The evolution of division of labor between sterile and fertile individuals represents one of the major transitions in biological complexity. A fascinating gradient in eusociality evolved among the ancient hemimetabolous insects, ranging from noneusocial cockroaches through the primitively social lower termites-where workers retain the ability to reproduce-to the higher termites, characterized by lifetime commitment to worker sterility. Juvenile hormone (JH) is a prime candidate for the regulation of reproductive division of labor in termites, as it plays a key role in insect postembryonic development and reproduction...
May 29, 2018: Journal of Experimental Zoology. Part B, Molecular and Developmental Evolution
Dennis Russkamp, Matthias Van Vaerenbergh, Stefanie Etzold, Bernadette Eberlein, Ulf Darsow, Maximilian Schiener, Lina De Smet, Magdalena Absmaier, Tilo Biedermann, Edzard Spillner, Markus Ollert, Thilo Jakob, Carsten B Schmidt-Weber, Dirk C de Graaf, Simon Blank
Honeybee (Apis mellifera) venom (HBV) represents an ideal model to study the role of particular venom components in allergic reactions in sensitized individuals as well as in the eusociality of Hymenoptera species. The aim of this study was to further characterize the HBV components C1q-like protein (C1q) and PDGF/VEGF-like factor 1 (PVF1). C1q and PVF1 were produced as recombinant proteins in insect cells. Their allergenic properties were examined by determining the level of specific IgE antibodies in the sera of HBV-allergic patients (n = 26) as well as by their capacity to activate patients' basophils (n = 11)...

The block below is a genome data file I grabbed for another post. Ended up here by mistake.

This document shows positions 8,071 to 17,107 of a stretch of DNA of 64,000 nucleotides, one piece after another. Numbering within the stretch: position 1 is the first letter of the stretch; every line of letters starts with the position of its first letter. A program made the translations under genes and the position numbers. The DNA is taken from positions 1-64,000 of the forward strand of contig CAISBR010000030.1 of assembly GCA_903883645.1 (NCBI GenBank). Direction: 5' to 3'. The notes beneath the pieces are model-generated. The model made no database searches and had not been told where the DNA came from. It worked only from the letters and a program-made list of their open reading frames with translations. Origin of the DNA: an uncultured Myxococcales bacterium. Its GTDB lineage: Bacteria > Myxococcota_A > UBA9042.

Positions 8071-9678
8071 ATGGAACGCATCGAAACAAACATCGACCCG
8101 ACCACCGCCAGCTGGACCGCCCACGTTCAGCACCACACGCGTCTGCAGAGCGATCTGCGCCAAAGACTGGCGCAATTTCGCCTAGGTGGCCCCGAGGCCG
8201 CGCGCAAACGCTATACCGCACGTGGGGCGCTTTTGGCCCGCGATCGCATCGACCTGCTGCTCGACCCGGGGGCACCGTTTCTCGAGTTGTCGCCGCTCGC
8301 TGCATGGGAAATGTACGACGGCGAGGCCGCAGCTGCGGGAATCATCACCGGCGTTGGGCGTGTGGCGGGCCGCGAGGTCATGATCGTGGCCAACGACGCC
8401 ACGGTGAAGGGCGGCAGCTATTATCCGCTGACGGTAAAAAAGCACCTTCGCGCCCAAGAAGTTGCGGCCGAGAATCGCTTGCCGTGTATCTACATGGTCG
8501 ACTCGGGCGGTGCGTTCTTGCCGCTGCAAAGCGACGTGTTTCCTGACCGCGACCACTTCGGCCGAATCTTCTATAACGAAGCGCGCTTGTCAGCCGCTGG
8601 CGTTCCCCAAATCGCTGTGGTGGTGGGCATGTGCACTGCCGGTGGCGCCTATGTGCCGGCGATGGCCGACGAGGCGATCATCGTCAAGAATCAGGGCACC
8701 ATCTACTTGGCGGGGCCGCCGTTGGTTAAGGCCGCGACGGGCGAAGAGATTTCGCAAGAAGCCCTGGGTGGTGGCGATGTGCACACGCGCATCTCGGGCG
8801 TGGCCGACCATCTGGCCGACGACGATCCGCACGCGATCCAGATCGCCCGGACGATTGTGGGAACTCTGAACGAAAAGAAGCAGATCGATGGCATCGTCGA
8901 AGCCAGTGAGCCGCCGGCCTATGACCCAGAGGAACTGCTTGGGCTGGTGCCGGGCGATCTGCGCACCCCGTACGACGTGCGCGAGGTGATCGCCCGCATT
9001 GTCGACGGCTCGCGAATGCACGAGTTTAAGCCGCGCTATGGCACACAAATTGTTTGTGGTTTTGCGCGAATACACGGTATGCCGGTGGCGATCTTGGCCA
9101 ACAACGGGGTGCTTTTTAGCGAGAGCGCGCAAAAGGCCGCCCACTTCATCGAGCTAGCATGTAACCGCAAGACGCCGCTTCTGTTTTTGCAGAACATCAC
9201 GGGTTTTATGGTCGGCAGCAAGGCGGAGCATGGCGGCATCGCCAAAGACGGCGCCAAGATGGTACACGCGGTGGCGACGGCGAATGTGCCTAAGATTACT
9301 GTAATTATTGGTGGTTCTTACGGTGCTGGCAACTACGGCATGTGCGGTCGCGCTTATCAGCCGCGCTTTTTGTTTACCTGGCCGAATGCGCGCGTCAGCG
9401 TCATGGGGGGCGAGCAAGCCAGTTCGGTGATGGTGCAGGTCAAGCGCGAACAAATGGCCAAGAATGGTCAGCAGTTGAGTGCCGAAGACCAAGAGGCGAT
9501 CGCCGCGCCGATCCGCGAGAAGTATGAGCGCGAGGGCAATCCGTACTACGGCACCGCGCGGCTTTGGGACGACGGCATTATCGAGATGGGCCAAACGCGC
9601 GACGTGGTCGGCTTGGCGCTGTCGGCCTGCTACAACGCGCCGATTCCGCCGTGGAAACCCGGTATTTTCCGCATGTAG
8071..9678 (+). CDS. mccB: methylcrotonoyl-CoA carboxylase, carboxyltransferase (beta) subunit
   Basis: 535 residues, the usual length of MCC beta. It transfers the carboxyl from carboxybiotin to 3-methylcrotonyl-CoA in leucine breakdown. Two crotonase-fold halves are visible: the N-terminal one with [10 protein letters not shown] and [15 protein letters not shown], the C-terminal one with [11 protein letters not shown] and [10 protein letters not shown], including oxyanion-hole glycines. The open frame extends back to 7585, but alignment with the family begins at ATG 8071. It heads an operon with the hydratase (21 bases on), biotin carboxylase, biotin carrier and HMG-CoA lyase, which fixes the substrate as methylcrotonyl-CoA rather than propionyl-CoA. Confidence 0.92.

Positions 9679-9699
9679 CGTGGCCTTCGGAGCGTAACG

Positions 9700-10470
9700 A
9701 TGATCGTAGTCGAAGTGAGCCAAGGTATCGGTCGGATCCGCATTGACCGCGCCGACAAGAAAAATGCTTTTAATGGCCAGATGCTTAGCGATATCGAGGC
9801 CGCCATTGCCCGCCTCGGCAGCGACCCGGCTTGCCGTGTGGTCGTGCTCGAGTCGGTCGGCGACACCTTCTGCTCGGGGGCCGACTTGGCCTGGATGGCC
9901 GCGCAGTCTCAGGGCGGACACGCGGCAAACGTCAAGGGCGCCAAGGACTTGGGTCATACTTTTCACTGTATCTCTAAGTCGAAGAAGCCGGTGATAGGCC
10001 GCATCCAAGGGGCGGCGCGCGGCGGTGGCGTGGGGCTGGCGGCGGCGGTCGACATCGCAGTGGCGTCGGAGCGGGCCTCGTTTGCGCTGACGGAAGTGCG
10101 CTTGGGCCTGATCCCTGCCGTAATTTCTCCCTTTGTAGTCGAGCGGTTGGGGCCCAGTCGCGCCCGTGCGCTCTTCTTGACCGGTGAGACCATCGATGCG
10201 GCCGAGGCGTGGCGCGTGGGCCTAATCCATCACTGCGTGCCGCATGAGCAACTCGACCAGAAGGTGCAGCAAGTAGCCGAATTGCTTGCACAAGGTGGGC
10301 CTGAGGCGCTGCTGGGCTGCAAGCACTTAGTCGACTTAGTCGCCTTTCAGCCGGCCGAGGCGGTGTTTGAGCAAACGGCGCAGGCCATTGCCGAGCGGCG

May 26, 2018: Toxicon: Official Journal of the International Society on Toxinology
Guy A Cooper, Stuart A West
Division of labour is a common feature of social groups, from biofilms to complex animal societies. However, we lack a theoretical framework that can explain why division of labour has evolved on certain branches of the tree of life but not others. Here, we model the division of labour over a cooperative behaviour, considering both when it should evolve and the extent to which the different types should become specialized. We found that: (1) division of labour is usually-but not always-favoured by high efficiency benefits to specialization and low within-group conflict; and (2) natural selection favours extreme specialization, where some individuals are completely dependent on the helping behaviour of others...
May 28, 2018: Nature Ecology & Evolution